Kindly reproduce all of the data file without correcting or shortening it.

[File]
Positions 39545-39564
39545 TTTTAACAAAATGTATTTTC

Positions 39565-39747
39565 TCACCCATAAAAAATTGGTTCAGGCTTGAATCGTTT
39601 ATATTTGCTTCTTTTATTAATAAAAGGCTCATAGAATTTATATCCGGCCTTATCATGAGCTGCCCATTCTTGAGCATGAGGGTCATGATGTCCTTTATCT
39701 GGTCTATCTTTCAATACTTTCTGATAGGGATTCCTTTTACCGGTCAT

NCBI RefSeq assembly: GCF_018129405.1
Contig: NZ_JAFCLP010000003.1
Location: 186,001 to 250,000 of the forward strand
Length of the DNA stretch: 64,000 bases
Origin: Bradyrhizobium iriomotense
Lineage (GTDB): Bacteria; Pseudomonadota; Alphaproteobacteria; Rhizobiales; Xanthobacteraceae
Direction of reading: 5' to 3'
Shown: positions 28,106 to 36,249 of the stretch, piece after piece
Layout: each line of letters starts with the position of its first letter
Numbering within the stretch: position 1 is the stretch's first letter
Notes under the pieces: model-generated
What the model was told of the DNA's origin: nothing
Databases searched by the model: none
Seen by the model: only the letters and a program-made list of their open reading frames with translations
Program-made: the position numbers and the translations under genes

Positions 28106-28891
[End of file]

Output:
Positions 39545-39564
39545 TTTTAACAAAATGTATTTTC

Positions 39565-39747
39565 TCACCCATAAAAAATTGGTTCAGGCTTGAATCGTTT
39601 ATATTTGCTTCTTTTATTAATAAAAGGCTCATAGAATTTATATCCGGCCTTATCATGAGCTGCCCATTCTTGAGCATGAGGGTCATGATGTCCTTTATCT
39701 GGTCTATCTTTCAATACTTTCTGATAGGGATTCCTTTTACCGGTCAT

NCBI RefSeq assembly: GCF_018129405.1
Contig: NZ_JAFCLP010000003.1
Location: 186,001 to 250,000 of the forward strand
Length of the DNA stretch: 64,000 bases
Origin: Bradyrhizobium iriomotense
Lineage (GTDB): Bacteria; Pseudomonadota; Alphaproteobacteria; Rhizobiales; Xanthobacteraceae
Direction of reading: 5' to 3'
Shown: positions 28,106 to 36,249 of the stretch, piece after piece
Layout: each line of letters starts with the position of its first letter
Numbering within the stretch: position 1 is the stretch's first letter
Notes under the pieces: model-generated
What the model was told of the DNA's origin: nothing
Databases searched by the model: none
Seen by the model: only the letters and a program-made list of their open reading frames with translations
Program-made: the position numbers and the translations under genes

Positions 28106-28891